Noah Crooks was thirteen years old when he murdered his mother. This teen killer would shoot his mother over twenty times causing her death. When asked about what his punishment should be for killing his mother he said he thought he would be grounded. Needless to say the judge did not feel the same way and sentenced the teen to fifty years in prison.
Daily Mail (and don’t forget to run anti-virus after) has a detailed report on the incident that involves the kid from Osage, Iowa laying waste to his own mother with a .22 caliber rifle. The crazy part about it? It was his rifle, given to him on his 11th birthday as a gift…from his mother. An internet full of facepalms wouldn’t do this story any sort of justice as a reaction to the outcome.
According to Noah Crooks, who is now 14, says he doesn’t know why he did it. He was actually the one who dialed 911 and called the police after shooting and killing his mother after failing to follow through with raping her.
Crooks’ defense attorney is citing a temporary case of insanity that washed over the child, and Noah himself told 911 operators that he must have some form of ADD (i.e,. Attention Deficit Disorder), saying…
‘I feel crazy and I know I’m not. I think I have some form of ADD,’ Crooks told the 911 operator. ‘I tried to rape her. I tried to rape her but I couldn’t do it.’Who tries to rape their own mom? My life is down the drain now.’
An Osage teen said he didn’t consider the consequences of shooting his mother 22 times in 2012, killing her.
“I didn’t think anything would happen. I thought I would maybe get grounded,” Noah Crooks, who was 13 at the time of the slaying, would later say during a meeting with his father and counselors after he was found guilty of second-degree murder.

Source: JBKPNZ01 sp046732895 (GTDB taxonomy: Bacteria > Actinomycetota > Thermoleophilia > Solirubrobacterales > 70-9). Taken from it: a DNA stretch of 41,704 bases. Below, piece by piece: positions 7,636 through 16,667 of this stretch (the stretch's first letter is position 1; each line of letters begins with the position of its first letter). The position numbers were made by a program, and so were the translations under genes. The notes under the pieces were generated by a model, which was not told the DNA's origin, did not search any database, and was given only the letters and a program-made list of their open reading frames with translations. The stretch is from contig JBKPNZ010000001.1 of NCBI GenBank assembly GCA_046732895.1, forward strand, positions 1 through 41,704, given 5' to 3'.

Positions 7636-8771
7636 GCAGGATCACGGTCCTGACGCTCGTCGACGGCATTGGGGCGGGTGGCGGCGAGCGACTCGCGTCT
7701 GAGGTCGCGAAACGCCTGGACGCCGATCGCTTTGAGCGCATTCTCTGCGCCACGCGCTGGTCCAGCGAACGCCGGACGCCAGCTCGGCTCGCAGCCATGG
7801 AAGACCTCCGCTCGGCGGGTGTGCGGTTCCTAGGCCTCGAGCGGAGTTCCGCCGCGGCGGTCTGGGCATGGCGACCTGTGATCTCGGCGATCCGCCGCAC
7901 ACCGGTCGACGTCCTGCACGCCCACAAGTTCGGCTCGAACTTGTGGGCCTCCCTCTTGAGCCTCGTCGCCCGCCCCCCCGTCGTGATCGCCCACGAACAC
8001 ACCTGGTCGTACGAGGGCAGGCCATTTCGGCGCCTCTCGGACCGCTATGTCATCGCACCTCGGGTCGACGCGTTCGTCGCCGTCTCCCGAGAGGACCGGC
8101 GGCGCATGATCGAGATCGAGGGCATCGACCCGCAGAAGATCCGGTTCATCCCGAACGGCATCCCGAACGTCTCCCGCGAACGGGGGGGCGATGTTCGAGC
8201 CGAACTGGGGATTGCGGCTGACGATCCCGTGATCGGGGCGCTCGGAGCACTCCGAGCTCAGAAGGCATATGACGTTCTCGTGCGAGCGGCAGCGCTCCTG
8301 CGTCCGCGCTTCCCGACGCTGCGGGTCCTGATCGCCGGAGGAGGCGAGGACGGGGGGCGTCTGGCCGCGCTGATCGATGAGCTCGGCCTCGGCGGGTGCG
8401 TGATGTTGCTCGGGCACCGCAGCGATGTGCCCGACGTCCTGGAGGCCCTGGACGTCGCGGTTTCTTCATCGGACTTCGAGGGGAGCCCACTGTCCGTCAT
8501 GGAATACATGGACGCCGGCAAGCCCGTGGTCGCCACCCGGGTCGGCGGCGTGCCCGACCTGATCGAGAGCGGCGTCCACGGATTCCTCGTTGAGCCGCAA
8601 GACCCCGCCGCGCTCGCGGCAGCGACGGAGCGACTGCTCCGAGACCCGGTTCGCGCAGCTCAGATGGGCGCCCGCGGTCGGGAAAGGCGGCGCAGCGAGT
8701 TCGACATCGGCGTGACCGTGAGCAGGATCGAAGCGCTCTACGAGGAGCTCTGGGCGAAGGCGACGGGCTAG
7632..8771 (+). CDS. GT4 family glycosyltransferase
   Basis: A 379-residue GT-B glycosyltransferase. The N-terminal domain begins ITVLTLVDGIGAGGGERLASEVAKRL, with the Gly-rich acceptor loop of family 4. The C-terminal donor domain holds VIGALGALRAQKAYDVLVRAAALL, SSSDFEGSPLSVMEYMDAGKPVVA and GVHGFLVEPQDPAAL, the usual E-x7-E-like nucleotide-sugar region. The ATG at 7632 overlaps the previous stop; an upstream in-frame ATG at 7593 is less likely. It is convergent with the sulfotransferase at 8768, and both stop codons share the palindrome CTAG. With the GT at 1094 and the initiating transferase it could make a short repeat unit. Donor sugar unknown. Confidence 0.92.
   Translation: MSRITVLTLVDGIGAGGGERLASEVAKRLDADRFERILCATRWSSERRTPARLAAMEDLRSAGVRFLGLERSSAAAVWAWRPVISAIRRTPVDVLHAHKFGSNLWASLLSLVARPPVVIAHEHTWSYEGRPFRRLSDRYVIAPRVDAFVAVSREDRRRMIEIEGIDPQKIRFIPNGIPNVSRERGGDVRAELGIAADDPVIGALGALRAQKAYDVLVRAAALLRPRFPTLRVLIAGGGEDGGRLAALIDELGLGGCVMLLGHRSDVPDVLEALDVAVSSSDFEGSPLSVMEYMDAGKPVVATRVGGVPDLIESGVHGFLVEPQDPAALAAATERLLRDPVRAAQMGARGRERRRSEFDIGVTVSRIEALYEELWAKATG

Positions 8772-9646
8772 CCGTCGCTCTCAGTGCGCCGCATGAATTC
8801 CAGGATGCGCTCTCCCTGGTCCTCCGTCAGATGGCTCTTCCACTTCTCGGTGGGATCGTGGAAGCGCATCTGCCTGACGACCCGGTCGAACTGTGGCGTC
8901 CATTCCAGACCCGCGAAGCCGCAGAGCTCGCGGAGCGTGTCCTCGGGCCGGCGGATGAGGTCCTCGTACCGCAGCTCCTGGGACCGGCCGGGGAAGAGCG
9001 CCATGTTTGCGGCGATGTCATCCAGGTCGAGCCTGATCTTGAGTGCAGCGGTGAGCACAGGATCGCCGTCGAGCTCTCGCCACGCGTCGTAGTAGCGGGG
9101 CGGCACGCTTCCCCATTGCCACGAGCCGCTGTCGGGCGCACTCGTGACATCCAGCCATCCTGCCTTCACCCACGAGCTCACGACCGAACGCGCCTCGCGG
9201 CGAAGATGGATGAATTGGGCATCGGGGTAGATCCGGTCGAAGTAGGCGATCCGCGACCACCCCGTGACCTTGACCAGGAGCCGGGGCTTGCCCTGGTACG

Instead, a judge sentenced Noah Crooks to 50 years in prison when he turned 18 in 2016, and on Friday the Iowa Supreme Court upheld the punishment.
Crooks, now 19 and eligible for parole, challenged the district court’s handling of the case, arguing it shouldn’t have been prosecuted under the state’s youthful offender statutes, which allowed the juvenile court to transfer the case to adult court.
He also argued the sentence amounted to cruel and unusual punishment.
In its decision, the Iowa Supreme Court noted that Iowa’s youthful offender law allows the court to track a youth’s progress before deciding any prison sentence. In this case, the court had about five years to track Crooks.
The high court ruled the sentencing court acted within its discretion by imposing the 50-year term, noting a psychologist who examined Crooks in 2012 opined he wasn’t capable of experiencing guilt and remorse. The psychologist concluded there was no treatment that could change his personality traits, and the prospects of rehabilitation before age 18 were nil.
Authorities said Crooks killed his mother, Gretchen, on March 24, 2012, at their home in rural Osage. He approached her once with a .22-caliber rifle while she was making dinner but decided against shooting her then because it wouldn’t have been honorable to shoot her in the back, court records state.
A short time later, he shot her as she sat on a couch. He then sent a text message to his father, who was away at a work-related party, saying he accidentally killed his mother, but his father thought it was a joke.
Crooks then called 911 to report the shooting and express concerns for his own future. He was convicted for second-degree murder during a 2013 and turned over to the State Training School in Eldora until he turned 18 and went before a district court judge for sentencing in 2016.
During his time in Eldora, he avoided addressing the reason behind the slaying. Before the sentencing his father confronted him during a meeting with counselors, and Crooks responded he “thought we would be better off without her,” court records state.
At the May 2016 sentencing hearing, Crooks’ father, William Crooks, said he visited his son several times at Eldora, pushing him to talk about his mother. “In the past four years, you have never once spoken about your mother. You have shown no remorse.
“Four years is not enough to pay for taking your mother’s life. I’m sorry; I love you, Noah, but to let you out would ruin so many more lives.”
Noah Crooks is currently incarcerated at the Fort Dodge Correctional Facility and his current release date is 2039.